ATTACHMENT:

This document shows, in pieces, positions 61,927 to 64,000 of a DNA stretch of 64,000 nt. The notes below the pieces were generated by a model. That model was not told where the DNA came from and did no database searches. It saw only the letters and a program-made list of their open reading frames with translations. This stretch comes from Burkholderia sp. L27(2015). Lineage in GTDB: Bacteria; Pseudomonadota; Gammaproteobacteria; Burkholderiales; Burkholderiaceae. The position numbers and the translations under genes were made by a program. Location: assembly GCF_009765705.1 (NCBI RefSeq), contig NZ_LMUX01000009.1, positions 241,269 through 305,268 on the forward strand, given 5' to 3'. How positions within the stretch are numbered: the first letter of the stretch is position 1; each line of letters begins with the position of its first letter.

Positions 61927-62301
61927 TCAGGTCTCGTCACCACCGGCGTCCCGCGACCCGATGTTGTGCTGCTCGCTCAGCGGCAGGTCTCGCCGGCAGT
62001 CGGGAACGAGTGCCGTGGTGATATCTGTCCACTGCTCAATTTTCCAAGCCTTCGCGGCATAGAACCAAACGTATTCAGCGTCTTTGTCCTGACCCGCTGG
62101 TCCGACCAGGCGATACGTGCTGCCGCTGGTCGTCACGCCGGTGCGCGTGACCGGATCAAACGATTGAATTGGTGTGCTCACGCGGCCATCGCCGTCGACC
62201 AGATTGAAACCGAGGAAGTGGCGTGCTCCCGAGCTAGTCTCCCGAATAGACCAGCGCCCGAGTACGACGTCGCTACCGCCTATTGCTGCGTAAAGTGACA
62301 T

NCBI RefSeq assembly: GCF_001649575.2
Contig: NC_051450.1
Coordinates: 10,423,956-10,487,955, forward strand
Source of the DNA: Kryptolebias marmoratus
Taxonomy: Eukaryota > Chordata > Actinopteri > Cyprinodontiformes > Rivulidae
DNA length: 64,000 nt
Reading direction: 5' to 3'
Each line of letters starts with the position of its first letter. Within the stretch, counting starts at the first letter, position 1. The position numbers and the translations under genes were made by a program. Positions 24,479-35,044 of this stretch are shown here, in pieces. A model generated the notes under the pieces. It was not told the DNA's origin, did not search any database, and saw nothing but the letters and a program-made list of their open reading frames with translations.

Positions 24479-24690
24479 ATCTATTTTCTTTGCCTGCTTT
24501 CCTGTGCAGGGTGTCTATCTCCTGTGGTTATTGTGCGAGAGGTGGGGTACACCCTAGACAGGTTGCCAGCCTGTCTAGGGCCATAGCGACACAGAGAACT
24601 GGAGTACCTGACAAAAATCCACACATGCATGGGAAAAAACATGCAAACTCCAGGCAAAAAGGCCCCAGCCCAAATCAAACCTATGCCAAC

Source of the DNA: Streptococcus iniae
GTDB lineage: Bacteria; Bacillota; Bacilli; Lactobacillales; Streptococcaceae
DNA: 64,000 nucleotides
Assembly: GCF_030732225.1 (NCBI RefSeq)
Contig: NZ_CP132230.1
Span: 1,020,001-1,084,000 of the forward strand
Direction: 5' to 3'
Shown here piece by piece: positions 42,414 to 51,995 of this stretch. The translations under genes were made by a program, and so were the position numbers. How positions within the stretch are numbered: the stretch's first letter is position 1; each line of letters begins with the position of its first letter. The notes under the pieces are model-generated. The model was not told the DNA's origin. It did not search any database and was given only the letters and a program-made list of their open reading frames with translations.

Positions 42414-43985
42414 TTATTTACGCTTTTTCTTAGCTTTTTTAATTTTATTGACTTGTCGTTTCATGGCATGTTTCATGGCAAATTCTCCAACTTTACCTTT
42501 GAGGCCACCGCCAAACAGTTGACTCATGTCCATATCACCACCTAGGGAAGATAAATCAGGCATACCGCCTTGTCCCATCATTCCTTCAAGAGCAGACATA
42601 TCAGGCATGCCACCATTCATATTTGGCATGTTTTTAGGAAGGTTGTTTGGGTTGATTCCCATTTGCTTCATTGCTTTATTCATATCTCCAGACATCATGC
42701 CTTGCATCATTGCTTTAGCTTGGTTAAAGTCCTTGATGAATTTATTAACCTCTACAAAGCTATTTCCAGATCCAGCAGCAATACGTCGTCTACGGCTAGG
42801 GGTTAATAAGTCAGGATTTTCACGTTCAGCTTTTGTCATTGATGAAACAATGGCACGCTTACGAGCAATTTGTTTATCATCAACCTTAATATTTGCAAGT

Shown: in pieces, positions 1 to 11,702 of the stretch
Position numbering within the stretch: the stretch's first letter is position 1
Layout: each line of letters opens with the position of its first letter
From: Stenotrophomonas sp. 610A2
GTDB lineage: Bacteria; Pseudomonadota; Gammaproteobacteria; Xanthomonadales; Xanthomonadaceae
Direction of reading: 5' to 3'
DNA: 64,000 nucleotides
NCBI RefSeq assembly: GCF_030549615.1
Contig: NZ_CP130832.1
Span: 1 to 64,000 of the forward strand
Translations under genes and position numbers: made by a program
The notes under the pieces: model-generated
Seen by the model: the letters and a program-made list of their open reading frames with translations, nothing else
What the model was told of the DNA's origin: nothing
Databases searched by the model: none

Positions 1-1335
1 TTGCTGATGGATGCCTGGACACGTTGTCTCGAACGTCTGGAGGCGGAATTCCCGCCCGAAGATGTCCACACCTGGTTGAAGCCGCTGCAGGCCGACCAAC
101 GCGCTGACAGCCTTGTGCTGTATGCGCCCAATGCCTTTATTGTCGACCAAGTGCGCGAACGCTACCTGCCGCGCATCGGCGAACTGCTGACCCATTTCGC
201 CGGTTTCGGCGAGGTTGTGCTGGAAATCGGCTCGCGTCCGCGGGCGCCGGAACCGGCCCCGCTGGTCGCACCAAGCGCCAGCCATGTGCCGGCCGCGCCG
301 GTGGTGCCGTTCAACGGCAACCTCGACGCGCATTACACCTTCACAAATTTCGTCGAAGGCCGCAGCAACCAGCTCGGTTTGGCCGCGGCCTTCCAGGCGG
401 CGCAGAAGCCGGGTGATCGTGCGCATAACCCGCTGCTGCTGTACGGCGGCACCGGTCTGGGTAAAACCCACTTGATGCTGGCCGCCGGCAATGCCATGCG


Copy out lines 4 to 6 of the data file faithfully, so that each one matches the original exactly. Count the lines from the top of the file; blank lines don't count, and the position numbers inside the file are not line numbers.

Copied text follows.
62001 CGGGAACGAGTGCCGTGGTGATATCTGTCCACTGCTCAATTTTCCAAGCCTTCGCGGCATAGAACCAAACGTATTCAGCGTCTTTGTCCTGACCCGCTGG
62101 TCCGACCAGGCGATACGTGCTGCCGCTGGTCGTCACGCCGGTGCGCGTGACCGGATCAAACGATTGAATTGGTGTGCTCACGCGGCCATCGCCGTCGACC
62201 AGATTGAAACCGAGGAAGTGGCGTGCTCCCGAGCTAGTCTCCCGAATAGACCAGCGCCCGAGTACGACGTCGCTACCGCCTATTGCTGCGTAAAGTGACA